Most small business borrowers often struggle to identify the best time to refinance. We outlined five common situations where you should refinance and consolidate your small business loans.
Old SBA Loans
Most entrepreneurs use SBA loans to buy a business. Usually, rates of SBA 7a loans are tied to Prime for a 3-year lock in period where pre-payment penalties apply. Loans that do not include real estate normally span 10 years and those with real estate span 20 to 25 years. Those businesses that were purchased in the last 3 years should refinance and lock in a lower interest rate.
SBA loans put an all encompassing lien on a business and impede company growth and financing options. In this situation, business owners should pay the prepayment penalty, take the tax write-off and refinance their debt to improve credit access and company growth opportunities. Growing businesses that were originally purchased with an SBA loan should refinance with a conventional loan.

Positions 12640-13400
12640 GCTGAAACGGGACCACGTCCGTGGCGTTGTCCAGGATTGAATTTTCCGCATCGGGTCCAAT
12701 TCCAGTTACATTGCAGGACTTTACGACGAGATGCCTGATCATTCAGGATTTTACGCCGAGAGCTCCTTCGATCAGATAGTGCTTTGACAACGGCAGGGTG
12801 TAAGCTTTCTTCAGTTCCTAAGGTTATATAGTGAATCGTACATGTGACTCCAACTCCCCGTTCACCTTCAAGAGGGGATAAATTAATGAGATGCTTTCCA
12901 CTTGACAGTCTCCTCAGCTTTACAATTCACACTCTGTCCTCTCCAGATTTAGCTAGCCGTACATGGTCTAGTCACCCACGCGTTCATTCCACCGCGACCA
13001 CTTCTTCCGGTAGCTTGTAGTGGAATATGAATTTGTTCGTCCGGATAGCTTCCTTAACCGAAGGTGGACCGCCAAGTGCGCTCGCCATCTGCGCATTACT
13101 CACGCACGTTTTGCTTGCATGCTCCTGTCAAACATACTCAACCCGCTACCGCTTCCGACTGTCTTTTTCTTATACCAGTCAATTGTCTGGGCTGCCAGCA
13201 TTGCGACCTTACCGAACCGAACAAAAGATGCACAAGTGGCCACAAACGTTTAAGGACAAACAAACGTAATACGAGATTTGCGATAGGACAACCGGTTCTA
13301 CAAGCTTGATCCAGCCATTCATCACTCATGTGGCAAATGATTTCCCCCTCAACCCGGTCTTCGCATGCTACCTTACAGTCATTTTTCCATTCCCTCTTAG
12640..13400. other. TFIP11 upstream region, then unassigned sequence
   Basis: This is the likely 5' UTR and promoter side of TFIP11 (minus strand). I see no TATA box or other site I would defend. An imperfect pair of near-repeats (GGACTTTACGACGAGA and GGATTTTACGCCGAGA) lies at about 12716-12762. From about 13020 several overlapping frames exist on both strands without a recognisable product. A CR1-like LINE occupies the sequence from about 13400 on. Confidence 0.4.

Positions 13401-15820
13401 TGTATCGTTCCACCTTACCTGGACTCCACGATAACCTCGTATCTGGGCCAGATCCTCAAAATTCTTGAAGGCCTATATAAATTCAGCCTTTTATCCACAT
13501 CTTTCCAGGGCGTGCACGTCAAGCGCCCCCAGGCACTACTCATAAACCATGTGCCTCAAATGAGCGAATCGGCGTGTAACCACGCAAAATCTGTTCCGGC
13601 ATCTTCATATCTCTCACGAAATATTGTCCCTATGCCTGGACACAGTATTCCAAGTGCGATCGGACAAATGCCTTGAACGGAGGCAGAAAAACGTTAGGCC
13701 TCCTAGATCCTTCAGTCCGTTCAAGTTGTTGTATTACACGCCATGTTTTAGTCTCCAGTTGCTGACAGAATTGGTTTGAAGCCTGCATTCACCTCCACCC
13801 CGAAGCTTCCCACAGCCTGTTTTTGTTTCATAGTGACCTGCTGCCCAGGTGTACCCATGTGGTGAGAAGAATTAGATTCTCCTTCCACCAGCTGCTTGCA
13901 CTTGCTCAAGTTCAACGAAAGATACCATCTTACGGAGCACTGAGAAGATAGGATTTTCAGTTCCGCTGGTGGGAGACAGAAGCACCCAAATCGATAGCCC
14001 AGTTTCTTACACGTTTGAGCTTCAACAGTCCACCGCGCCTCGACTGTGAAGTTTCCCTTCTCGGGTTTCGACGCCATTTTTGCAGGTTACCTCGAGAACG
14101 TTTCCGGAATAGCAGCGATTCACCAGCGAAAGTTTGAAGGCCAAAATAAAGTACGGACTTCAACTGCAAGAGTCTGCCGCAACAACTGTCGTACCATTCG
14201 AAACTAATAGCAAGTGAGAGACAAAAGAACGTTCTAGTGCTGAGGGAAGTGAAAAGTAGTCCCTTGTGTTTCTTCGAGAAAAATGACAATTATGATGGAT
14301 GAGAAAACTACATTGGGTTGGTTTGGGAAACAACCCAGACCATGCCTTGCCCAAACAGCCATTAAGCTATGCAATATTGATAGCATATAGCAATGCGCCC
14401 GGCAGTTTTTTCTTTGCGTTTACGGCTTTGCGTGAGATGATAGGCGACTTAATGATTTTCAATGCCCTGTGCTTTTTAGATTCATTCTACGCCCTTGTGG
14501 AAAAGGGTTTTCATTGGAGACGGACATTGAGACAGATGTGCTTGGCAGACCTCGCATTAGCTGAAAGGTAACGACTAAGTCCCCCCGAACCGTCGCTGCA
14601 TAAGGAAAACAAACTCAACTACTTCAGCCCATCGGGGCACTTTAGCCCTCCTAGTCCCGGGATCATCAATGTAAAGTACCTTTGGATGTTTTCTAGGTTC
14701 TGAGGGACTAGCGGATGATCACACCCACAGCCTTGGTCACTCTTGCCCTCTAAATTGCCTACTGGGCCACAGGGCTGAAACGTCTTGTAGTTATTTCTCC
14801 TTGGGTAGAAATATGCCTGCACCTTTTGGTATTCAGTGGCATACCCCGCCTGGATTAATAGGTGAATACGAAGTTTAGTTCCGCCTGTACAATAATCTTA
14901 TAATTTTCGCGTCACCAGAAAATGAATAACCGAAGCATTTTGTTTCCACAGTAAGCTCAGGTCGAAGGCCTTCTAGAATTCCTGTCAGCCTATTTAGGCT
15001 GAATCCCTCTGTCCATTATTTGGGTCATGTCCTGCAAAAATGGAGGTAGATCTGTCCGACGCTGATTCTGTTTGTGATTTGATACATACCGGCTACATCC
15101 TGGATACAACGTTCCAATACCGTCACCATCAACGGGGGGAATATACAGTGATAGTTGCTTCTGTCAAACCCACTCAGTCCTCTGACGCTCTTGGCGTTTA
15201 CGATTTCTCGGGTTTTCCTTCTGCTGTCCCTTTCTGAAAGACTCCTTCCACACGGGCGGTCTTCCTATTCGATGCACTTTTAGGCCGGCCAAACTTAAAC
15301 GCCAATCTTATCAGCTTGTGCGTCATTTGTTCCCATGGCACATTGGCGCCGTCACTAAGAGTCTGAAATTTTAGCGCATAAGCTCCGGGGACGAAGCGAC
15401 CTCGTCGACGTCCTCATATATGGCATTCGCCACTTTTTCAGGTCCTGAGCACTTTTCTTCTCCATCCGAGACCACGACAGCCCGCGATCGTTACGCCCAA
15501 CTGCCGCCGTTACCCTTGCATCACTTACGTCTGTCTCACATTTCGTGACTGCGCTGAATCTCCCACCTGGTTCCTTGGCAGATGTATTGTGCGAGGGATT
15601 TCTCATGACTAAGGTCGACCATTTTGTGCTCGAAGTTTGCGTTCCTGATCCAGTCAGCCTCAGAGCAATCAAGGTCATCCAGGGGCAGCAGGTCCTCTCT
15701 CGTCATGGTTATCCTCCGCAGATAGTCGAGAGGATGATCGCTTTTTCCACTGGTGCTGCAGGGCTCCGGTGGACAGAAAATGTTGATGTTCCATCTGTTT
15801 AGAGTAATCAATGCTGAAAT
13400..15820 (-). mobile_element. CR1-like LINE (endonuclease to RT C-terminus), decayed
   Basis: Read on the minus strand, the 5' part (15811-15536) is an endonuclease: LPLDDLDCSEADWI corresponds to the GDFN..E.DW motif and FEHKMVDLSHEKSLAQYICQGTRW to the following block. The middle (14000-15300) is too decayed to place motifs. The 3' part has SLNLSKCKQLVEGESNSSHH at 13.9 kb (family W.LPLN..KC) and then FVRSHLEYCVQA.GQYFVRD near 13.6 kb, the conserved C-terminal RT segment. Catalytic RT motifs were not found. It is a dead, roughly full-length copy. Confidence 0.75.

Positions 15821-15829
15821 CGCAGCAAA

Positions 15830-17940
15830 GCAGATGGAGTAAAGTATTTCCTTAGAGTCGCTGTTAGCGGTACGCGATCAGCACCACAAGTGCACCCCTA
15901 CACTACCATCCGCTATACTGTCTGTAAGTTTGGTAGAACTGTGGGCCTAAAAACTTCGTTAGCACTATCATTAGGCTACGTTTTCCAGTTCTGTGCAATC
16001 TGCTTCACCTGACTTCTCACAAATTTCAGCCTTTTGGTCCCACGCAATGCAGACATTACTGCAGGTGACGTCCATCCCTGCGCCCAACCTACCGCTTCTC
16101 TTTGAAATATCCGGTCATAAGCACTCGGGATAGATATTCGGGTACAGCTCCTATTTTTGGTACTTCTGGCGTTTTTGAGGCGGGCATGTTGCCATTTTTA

In this low interest rate environment, businesses that refinance land contract deals with SBA acquisition loans will save around 3 to 4 percent and extend the term of the loan.
Lines of Credit
Businesses operating for over 18 to 24 months can take advantage of the low interest products like unsecured lines of credit. Businesses maintaining good business and personal credit levels will see the most cost advantage.
Leveraging Accounts Receivables
Growing businesses can leverage high accounts receivables to obtain cheaper financing. Normally, banks lend up to 80 percent of a business’s accounts receivables at rates of around Prime plus 2. This can be used to prepay high cost loans received when the business lacked goodwill and strong receivables to qualify for less expensive financing options.
Read more to find out how to refinance and lower business loan payments.